A year and a half later, it was time to marry the two networks and transition the combined value of $500 billion to this new implementation. Everything leading up to this moment would happen in 12 seconds and with no visible change to the end user. No pause in regular activity, downtime or broken interfaces.
Some have described the event as driving a car at 100 km/h and swapping the combustion engine for an electric battery without even slowing down or the driver noticing that anything had changed.
Fortunately, the merger went smoothly. Just before 3am ET on September 15th, we bid farewell to Ethereum mining and ushered in a new era, one without specialized computing hardware and electricity requirements like those of small countries.
The merger marks one of the biggest turning points for Ethereum and the web, setting the stage for the next iteration of the internet. If we are to believe in a future where trillions of dollars worth of assets and activities will exist on a blockchain, a system like proof of stake will be required to remain stable and secure.
This new system also creates new opportunities. There is now an incentive for retail and institutional investors to fall back on an asset that aligns with environmental, social and corporate governance (ESG) mandates.
To top it off, invested capital of any size can generate the same return and economies of scale have become irrelevant. This could be the catalyst our pension funds need to enter the sector and trust that this innovation is built to last.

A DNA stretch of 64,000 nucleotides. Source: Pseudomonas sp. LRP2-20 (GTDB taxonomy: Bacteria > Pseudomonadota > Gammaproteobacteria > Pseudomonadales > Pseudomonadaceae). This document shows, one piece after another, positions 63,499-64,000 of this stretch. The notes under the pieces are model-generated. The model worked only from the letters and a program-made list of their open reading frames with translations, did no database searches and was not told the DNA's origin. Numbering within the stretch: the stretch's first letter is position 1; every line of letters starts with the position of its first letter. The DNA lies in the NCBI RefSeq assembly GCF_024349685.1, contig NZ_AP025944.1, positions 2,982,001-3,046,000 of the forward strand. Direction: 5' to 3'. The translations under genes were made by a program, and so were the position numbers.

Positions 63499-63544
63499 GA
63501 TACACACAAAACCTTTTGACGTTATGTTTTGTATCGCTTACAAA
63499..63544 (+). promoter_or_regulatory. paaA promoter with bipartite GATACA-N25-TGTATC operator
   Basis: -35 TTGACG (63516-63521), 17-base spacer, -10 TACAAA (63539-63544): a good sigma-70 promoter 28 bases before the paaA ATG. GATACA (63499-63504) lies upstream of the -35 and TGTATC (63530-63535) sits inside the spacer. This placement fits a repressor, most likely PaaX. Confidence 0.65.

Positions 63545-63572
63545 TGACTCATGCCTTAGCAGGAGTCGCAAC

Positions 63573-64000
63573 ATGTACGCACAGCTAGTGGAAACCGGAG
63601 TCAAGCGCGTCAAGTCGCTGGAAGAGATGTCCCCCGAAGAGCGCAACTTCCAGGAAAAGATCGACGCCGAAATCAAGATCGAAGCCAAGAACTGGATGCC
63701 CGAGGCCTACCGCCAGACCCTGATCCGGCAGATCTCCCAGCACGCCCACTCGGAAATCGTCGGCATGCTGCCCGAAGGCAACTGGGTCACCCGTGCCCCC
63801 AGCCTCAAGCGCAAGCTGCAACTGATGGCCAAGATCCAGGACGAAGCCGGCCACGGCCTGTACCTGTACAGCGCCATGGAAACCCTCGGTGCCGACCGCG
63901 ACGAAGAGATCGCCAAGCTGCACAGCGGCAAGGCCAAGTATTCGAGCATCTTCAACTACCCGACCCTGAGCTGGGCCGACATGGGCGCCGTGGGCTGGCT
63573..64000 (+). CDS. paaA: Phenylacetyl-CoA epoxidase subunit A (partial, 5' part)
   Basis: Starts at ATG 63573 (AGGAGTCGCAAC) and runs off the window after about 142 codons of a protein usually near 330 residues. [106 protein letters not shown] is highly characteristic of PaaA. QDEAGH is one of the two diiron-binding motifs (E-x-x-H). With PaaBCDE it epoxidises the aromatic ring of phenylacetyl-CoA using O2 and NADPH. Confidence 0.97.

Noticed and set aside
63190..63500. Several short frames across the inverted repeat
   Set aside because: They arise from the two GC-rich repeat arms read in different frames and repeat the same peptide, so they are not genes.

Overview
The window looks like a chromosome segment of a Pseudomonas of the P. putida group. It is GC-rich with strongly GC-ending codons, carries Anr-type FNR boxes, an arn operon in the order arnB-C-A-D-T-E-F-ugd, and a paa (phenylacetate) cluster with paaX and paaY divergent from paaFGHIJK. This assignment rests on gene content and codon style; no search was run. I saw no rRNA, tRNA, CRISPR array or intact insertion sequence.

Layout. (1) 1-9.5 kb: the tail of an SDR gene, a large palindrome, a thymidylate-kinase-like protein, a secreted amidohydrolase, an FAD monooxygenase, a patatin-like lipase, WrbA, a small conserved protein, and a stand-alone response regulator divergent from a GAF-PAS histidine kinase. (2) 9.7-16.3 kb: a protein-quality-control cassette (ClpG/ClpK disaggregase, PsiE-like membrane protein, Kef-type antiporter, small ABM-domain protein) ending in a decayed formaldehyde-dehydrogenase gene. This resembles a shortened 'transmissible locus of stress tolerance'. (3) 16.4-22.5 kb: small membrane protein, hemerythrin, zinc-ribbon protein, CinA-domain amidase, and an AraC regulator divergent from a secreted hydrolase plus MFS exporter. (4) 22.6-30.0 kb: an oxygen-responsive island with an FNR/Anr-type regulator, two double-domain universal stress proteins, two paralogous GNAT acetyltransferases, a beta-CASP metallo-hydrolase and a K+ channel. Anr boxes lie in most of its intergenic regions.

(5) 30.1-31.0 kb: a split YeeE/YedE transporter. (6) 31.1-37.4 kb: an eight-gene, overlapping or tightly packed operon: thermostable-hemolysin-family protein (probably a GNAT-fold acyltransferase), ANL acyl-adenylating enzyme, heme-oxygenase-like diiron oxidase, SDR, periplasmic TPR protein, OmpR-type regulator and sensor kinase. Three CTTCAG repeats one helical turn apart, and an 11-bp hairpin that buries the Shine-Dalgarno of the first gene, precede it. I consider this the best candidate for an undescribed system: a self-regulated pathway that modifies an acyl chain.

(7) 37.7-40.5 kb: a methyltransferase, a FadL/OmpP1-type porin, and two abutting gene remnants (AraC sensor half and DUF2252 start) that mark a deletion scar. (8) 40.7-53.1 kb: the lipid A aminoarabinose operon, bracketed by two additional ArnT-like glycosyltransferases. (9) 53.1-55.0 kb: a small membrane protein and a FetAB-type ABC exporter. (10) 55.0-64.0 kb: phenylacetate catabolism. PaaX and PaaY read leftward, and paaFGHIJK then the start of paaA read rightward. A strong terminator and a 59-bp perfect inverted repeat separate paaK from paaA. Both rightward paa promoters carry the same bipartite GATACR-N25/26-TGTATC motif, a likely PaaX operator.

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New lines of business have also begun to emerge. Local digital asset exchanges will have new product lines to offer their clients and to support this, specialized staking infrastructure companies will be formed. Figment Networks Inc., a Toronto-based company, has become one of the world’s largest and most recognized staking providers for both institutional clients and retail platforms. Businesses like Figment weren’t possible just a few years ago.
But the Ethereum upgrade is not complete. In the coming years, several technical updates will be implemented, significantly reducing transaction fees that have historically reached up to US$50 per transaction, the price of users and the reduction of value activity. This activity has felt stranded, with no other blockchain to move to without serious security compromises.
In addition, the network will be able to process 1,000 times more transactions per second. A successful blockchain of the future will need to handle various spectrums of activity in terms of value and performance to truly become a global settlement layer.
The launch of proof of stake is one of the most impressive computing feats to date, and it was all developed by a decentralized group of participants. This is the beginning of the next frontier for blockchains and the right move for a tech group that is aware of the ongoing climate crisis and can envision a world where people have transparency and autonomy over their finances.
Brian Mosoff is CEO of Ether Capital.